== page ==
Just when it looked like science education might be safe for a while in Texas public schools, the State Board of Education could soon be dragging the state back into the textbook wars over evolution.
At last week’s meeting in Austin, state board members began mapping out the schedule for adopting textbooks and curriculum standards over the next decade. Although they won’t make any final decisions until early next year, board members considered a schedule that would have them adopting new science textbooks in 2013. Those new textbooks would go into Texas classrooms in fall of 2014, replacing others that have been in use since 2004.
Because there was no state money for a full textbook adoption this year, in July the state board approved more limited “supplemental” instructional materials designed to address some of the new science curriculum standards adopted in 2009. Creationists had succeeded in seeding those standards with requirements they hoped would force publishers to undermine evolution in their new instructional materials. But publishers — with strong support from TFN and other pro-science education groups — refused to do so. The result was a big win for science education in Texas.
A full science textbook adoption in 2013, however, would give creationists another opportunity to pressure publishers into dumbing down instruction on evolution. In fact, the East Texas censorship group Educational Research Analysts is already laying the groundwork for that. The pro-creationist group’s October newsletter lays out typically distorted arguments about “mismatched anatomical and biochemical phylogenies” as evidence against evolution and insists that new textbooks include such arguments.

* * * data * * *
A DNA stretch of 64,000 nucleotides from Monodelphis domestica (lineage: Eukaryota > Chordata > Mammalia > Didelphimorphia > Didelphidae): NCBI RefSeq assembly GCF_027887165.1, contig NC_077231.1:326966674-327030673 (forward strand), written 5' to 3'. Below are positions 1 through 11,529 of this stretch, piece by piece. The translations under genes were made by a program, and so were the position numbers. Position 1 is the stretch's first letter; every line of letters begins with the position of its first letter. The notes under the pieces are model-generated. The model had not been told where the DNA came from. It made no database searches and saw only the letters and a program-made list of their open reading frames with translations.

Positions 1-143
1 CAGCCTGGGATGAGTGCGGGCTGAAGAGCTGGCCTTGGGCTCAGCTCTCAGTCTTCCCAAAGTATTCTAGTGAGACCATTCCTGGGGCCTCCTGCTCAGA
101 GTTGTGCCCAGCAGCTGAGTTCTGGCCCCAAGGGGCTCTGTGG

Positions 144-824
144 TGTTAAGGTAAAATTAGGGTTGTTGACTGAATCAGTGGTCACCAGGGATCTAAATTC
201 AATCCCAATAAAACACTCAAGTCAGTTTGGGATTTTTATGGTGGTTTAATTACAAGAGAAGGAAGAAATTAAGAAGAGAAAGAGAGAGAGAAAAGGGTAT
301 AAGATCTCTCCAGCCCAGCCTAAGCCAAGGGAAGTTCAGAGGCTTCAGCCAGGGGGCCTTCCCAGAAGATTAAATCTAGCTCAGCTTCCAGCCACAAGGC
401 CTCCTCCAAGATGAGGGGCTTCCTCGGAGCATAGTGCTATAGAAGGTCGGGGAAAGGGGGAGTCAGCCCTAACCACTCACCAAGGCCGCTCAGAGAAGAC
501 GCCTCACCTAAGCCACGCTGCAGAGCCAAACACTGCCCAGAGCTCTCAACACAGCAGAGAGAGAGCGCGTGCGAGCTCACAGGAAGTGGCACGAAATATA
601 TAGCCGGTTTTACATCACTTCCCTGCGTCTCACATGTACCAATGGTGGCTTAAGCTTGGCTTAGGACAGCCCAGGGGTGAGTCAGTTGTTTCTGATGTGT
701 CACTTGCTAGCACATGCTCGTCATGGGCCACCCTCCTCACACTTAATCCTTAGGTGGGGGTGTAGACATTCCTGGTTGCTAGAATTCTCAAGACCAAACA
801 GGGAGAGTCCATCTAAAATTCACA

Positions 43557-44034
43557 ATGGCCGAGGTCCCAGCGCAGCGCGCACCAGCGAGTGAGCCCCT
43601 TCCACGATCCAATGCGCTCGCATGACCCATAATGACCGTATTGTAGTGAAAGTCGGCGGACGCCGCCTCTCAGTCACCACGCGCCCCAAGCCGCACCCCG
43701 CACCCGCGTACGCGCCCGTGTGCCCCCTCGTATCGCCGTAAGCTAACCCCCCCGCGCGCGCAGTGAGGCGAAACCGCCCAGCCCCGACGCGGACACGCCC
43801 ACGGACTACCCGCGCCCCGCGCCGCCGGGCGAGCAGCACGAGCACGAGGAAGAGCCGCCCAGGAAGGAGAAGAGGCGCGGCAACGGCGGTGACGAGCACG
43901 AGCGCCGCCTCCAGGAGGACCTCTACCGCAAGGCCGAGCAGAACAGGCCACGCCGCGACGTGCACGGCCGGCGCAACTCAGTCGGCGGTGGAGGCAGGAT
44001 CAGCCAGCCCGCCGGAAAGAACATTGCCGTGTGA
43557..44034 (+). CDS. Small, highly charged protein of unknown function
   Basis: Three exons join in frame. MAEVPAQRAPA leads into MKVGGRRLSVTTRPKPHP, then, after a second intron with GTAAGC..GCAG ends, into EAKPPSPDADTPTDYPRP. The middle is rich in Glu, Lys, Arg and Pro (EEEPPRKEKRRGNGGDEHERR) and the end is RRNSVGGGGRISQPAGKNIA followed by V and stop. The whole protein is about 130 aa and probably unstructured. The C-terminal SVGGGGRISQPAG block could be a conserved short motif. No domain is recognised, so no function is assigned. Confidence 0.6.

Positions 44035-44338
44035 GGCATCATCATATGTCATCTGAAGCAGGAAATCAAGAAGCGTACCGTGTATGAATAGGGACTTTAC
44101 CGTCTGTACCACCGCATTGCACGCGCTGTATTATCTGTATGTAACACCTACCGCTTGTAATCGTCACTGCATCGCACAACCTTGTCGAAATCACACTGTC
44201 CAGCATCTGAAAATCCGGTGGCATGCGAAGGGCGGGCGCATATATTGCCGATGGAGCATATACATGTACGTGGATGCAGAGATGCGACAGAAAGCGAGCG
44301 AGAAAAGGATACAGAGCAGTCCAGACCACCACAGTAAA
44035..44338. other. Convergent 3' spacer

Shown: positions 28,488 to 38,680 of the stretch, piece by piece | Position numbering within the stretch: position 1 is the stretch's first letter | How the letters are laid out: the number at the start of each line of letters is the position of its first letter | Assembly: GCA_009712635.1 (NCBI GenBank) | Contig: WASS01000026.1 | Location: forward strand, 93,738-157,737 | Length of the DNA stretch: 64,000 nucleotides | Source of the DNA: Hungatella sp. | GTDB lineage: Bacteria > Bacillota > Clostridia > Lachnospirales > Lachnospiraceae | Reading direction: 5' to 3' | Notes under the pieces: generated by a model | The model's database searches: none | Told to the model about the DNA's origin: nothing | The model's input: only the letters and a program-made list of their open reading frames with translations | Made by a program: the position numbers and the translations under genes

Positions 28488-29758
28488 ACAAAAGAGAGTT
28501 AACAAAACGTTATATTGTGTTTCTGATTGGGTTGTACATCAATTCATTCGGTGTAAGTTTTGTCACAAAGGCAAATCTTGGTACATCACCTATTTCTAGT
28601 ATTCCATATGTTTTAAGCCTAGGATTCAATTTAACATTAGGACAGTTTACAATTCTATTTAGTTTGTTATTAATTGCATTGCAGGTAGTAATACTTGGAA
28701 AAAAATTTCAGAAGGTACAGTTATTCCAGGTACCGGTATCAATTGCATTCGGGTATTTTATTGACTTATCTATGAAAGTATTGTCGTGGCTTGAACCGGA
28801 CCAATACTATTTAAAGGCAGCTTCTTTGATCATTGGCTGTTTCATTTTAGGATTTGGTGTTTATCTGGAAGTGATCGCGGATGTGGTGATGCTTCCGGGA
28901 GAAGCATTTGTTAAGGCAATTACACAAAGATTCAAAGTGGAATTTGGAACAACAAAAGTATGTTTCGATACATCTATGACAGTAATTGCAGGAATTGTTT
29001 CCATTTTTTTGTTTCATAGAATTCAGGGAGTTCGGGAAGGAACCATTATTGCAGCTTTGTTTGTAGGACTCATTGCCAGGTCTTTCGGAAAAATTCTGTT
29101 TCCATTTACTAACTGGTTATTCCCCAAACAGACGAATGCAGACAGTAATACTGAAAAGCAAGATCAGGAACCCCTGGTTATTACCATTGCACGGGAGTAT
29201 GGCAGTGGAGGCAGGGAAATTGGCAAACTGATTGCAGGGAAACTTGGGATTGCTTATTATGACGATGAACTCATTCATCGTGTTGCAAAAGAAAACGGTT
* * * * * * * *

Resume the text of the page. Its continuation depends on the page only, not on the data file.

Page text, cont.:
Two big factors will be especially important in the 2013 textbook adoption. For one thing, all 15 State Board of Education seats are up for election in 2012. Far-right board members are hoping to increase their numbers and retake control of the board. (You can follow our updates on state board elections here.) The second factor is the effect of a new law passed by the Texas Legislature last summer, Senate Bill 6.
Under SB 6, the state board still has authority to adopt textbooks for use by public schools, but local school districts can choose to buy textbooks and other instructional materials that don’t make it on the board’s approved list. So as we noted in our analysis of the law in September, school districts now have more flexibility to reject instructional materials that the state board has censored and politicized.
Of course, the state board could still embarrass Texas by demanding that publishers include junk science in their new textbooks. And some school districts might choose — unwisely — to buy flawed textbooks that emerge from the state board’s adoption process. Moreover, it’s hard to know for sure right now how publishers will deal with the changes brought about by SB 6 (although the responsible way publishers approached the adoption of science supplemental materials last summer is a good sign).
In any case, the schedule that appears to be taking shape would have the state board adopting science textbooks in 2013, social studies in 2014, mathematics in 2016 and language arts in 2018. The board is set to consider that proposed schedule (which would also include dates for adopting curriculum standards and instructional materials for other subjects, such as health) at its January meeting.